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Chrome for Windows Gets Hardware-enforced Exploitation Protection

Google makes Chrome for Windows more resilient to vulnerability exploitation with new mitigation technology

Starting in version 90, Chrome for Windows improves resilience against vulnerability exploitation by adopting Hardware-enforced Stack Protection.

With this mitigation technology, which is available in Windows 10 20H1 or later, on processors that feature Control-flow Enforcement Technology (CET), the processor maintains a shadow stack of valid return addresses, which makes it more difficult for bad actors to write exploits.

Together with existing protection measures, the Stack Protection should mitigate a variety of exploitation techniques, but could affect stability if it is not compatible with software that loads itself into Chrome.

While Data Execution Prevention has long prevented making stacks or heaps executable, the use of Return Oriented Programming (ROP) allows attackers to point to a different piece of code that they can abuse.

Chrome’s multi-process architecture reduces the severity of vulnerabilities in the renderer, but the manner in which libraries are mapped in processes by Windows allows attackers to search for ROP gadgets in Chrome’s binary and loaded libraries.

With stack-protection, a shadow stack that the CPU maintains alongside the existing stack, which only stores return addresses, cannot be directly manipulated by program code. Return addresses are pushed to both stacks and the RET (return) instruction verifies that the return address it takes from the normal stack is identical to the one stored in the shadow stack.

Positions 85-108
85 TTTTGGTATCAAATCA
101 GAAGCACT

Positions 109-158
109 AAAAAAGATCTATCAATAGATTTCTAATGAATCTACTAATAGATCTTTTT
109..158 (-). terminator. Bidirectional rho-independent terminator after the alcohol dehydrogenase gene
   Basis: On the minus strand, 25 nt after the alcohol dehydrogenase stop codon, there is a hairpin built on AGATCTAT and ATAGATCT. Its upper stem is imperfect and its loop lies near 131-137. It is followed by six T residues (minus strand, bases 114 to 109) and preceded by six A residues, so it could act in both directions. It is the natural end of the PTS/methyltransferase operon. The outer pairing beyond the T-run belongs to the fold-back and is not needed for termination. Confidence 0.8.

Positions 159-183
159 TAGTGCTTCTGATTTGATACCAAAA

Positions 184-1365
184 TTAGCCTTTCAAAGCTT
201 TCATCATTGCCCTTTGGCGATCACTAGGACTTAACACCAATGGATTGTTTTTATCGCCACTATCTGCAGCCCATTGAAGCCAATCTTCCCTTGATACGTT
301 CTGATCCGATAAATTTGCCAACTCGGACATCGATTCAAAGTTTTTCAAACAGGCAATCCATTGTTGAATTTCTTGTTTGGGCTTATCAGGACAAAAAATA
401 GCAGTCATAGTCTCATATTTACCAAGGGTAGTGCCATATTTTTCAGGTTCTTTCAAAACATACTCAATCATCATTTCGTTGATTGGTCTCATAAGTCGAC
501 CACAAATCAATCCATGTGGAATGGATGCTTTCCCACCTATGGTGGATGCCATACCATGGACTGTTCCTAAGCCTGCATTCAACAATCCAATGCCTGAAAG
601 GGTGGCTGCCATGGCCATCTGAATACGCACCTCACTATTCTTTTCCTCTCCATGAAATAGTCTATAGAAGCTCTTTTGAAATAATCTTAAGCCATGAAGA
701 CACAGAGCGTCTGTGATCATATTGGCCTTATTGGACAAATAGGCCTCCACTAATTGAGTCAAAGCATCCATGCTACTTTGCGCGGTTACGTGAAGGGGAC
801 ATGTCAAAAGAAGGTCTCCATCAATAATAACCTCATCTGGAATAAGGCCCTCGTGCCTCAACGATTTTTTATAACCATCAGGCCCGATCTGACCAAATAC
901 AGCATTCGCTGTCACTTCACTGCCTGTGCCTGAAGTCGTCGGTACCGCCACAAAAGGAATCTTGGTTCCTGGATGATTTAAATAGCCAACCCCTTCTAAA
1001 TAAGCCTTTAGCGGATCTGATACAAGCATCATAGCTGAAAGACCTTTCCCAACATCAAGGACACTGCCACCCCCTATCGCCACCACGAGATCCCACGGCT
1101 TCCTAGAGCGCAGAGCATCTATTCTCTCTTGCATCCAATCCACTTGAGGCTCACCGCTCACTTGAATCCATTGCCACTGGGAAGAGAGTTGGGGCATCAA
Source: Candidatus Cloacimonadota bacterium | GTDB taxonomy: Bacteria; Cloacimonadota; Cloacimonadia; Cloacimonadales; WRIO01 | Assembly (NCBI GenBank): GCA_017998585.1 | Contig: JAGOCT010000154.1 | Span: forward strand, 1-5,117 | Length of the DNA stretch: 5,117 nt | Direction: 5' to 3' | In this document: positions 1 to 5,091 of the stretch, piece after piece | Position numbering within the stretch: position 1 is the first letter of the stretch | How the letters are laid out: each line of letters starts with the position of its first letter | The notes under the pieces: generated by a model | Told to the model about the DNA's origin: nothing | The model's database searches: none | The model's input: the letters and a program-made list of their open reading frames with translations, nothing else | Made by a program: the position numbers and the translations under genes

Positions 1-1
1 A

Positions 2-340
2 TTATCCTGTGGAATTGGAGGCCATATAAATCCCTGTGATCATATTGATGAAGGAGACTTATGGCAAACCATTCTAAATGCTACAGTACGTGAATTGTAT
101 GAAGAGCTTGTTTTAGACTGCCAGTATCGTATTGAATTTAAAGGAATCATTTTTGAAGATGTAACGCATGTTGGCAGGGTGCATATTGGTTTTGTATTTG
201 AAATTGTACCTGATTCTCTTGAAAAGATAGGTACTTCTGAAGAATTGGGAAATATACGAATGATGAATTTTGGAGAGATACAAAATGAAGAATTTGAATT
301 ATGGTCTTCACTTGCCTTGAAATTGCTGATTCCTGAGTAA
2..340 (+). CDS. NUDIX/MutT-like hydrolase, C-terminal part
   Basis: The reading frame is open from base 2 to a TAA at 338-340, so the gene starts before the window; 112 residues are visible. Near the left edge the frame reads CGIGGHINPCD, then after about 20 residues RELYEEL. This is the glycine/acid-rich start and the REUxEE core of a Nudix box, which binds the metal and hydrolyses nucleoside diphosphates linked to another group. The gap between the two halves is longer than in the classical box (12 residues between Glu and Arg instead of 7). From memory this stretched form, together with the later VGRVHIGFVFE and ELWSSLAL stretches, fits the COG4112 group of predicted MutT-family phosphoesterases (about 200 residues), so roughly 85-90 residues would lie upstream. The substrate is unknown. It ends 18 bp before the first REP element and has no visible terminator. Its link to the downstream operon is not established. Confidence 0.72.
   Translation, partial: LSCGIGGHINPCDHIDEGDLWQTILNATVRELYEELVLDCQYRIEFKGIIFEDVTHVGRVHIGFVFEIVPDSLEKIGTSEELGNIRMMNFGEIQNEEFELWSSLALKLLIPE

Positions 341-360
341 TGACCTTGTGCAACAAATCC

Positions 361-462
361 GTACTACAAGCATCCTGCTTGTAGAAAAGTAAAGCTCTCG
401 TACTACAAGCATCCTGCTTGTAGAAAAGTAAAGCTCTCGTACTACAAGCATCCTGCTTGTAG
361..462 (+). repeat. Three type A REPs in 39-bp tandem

The program continues to work only if the two return addresses match, otherwise an exception is raised and is intercepted by the operating system, which has the option to change the shadow region and allow the program to work. Normally, however, the exception should result in the program being immediately terminated.

Thus, even if an attacker manages to make an initial jump into a ROP gadget, they will be stopped when attempting to return to their next gadget.

Google explains that some software may not be compatible with the mechanism, and that the Stack Protection has some limitations, such as the fact that Chrome doesn’t support every direction of control flow enforcement for the time being.

“Stack protection enforces the reverse-edge of the call graph but does not constrain the forward-edge. It will still be possible to make indirect jumps around existing code as stack protection is only validated when a return instruction is encountered, and call targets are not validated,” Google explains.

Furthermore, there are contexts in which it is possible to bypass stack protection by itself, such as when the attacker replaces an object containing a function pointer, to trick a program into calling the function. However, most functions are not useful to an attacker, Google says.

The protection can’t prevent the actual vulnerabilities, especially if they may allow for arbitrary writes that could be abused to run arbitrary code.

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